Much has been done on HIV, but challenges remain: UNAIDS report

Source:Xinhua Published: 2016/11/23 9:04:07

The UNAIDS says although much has been done to combat the spread of HIV, there are still important milestones to reach, barriers to break and frontiers to cross to free the world of the disease.

According to a 2016 report launched in Windhoek Monday, UNAIDS says the world has agreed to meet a set of global targets by 2020 as part of the fast-track strategy meant to end the AIDS epidemic as a public threat.

Some of the targets are that by 2020, the number of new infection should be scaled down from 2.1 million in 2015 to half a million, while that of people on treatment increases to 30 million from the current 18 million.

The number of AIDS-related deaths too should be reduced from 1.1 million in 2015 to half a million by 2020, while the number of new infection in children goes down to 50,000 from the 150,000 of 2015.

There are key challenges though, the report says, among them the difficulty countries face in testing pregnant women; preventing mother-to-child transmission; low levels of pediatric diagnosis and slow initiation of treatment.

According to the report, the gold standard in high-incidence setting requires routine HIV testing of pregnant women during the first antenatal visit and then retesting them in the third trimester as well as during breastfeeding.

This, the report further says, is not possible in some countries because of inadequate health care infrastructure and lack of awareness of the importance of routine HIV testing.

It also says some countries lack adequate test kits due to poor procurement and supply chain system as well as traditional beliefs, cultural practices, stigma and discrimination.

Furthermore, the report says although many countries emphasizes the importance of providing antiretroviral medicines during pregnancy and delivery, most do not take measures to ensure that mothers living with HIV get the support to adhere to treatment.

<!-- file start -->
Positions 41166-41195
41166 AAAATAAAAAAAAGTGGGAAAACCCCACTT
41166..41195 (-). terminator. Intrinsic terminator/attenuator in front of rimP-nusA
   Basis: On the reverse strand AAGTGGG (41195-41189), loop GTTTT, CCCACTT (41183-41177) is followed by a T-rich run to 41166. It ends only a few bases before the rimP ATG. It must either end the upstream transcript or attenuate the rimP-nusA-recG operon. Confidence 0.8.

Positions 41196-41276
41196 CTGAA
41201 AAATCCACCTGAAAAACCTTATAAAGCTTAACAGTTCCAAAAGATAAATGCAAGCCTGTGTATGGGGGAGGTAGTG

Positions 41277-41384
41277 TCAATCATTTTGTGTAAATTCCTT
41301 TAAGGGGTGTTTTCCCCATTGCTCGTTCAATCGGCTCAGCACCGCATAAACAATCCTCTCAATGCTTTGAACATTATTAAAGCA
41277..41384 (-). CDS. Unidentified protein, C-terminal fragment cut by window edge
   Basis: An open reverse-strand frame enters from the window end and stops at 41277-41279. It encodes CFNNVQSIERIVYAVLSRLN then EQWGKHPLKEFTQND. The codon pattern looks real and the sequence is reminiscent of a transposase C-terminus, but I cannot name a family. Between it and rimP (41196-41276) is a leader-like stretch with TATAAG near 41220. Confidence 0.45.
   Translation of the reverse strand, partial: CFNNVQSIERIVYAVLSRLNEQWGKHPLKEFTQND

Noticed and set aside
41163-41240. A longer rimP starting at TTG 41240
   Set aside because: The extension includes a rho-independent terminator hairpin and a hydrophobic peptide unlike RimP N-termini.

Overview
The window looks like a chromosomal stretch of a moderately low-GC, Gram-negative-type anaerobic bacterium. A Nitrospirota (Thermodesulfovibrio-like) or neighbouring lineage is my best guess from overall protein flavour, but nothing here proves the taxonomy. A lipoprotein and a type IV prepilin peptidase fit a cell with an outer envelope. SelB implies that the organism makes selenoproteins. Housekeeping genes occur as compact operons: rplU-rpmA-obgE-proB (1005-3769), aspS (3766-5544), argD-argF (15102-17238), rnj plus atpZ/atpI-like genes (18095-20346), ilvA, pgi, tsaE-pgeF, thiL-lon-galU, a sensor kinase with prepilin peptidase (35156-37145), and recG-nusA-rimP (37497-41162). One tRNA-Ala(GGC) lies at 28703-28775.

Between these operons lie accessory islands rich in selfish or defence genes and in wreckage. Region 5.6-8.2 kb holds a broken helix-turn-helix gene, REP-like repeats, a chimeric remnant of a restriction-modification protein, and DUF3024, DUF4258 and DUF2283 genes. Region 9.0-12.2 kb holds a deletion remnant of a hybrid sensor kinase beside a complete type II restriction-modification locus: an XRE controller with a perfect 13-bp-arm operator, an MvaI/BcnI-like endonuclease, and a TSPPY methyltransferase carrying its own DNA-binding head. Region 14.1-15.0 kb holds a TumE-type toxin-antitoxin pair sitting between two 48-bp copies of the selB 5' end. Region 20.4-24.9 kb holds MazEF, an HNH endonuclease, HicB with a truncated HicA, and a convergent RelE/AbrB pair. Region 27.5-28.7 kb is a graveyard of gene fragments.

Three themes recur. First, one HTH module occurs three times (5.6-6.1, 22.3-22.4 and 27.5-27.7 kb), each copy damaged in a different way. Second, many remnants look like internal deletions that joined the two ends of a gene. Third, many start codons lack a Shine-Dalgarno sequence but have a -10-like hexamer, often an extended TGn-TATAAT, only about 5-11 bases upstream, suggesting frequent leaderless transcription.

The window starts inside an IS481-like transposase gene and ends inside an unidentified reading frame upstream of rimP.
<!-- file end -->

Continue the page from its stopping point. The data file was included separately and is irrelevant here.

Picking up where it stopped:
"As a result, infants are exposed unknowingly to HIV during breastfeeding, with half of all mother-to-child transmission occurring during this period," the report says.

In addition, many women living with HIV are not aware that they need to remain on treatment while breastfeeding and opportunities to reinforce the adherence messages and resupply medicines are fewer once they give birth.

The report points out that although AIDS-related deaths among children have reduced dramatically in recent years, the vast majority of them still occur during the first five years of life.

In this regard, according to the report, early HIV diagnosis and antiretroviral therapy greatly reduce infant mortality and HIV progression.

"Without antiretroviral therapy, 50 percent of children living with HIV die before their second birthday," the report states.

Even when infants are tested early, ineffective transport and poor communication systems may result in prolonged turnaround times between blood sample collection at clinics and the return of results, says the report.

Despite all these challenges, nothing is lost since there are ways on how gaps can be closed using cheaper ways and forms of confronting them.

The report identifies four such way: the pre-exposure prophylaxis (PrEP) for pregnant and breastfeeding women; simpler and cheaper diagnostic tools; testing infants at birth; and linking mother-infant pairs.

PrEP is an additional HIV prevention option for pregnant and breastfeeding mothers in settings with continuing high incidence.

The shortage of testing kits can be solved by the use of portable point-of-care systems that run on battery are rugged enough for use in mobile laboratories.

There has also been developed a faster way of sending results by short messages that takes about 17 days.

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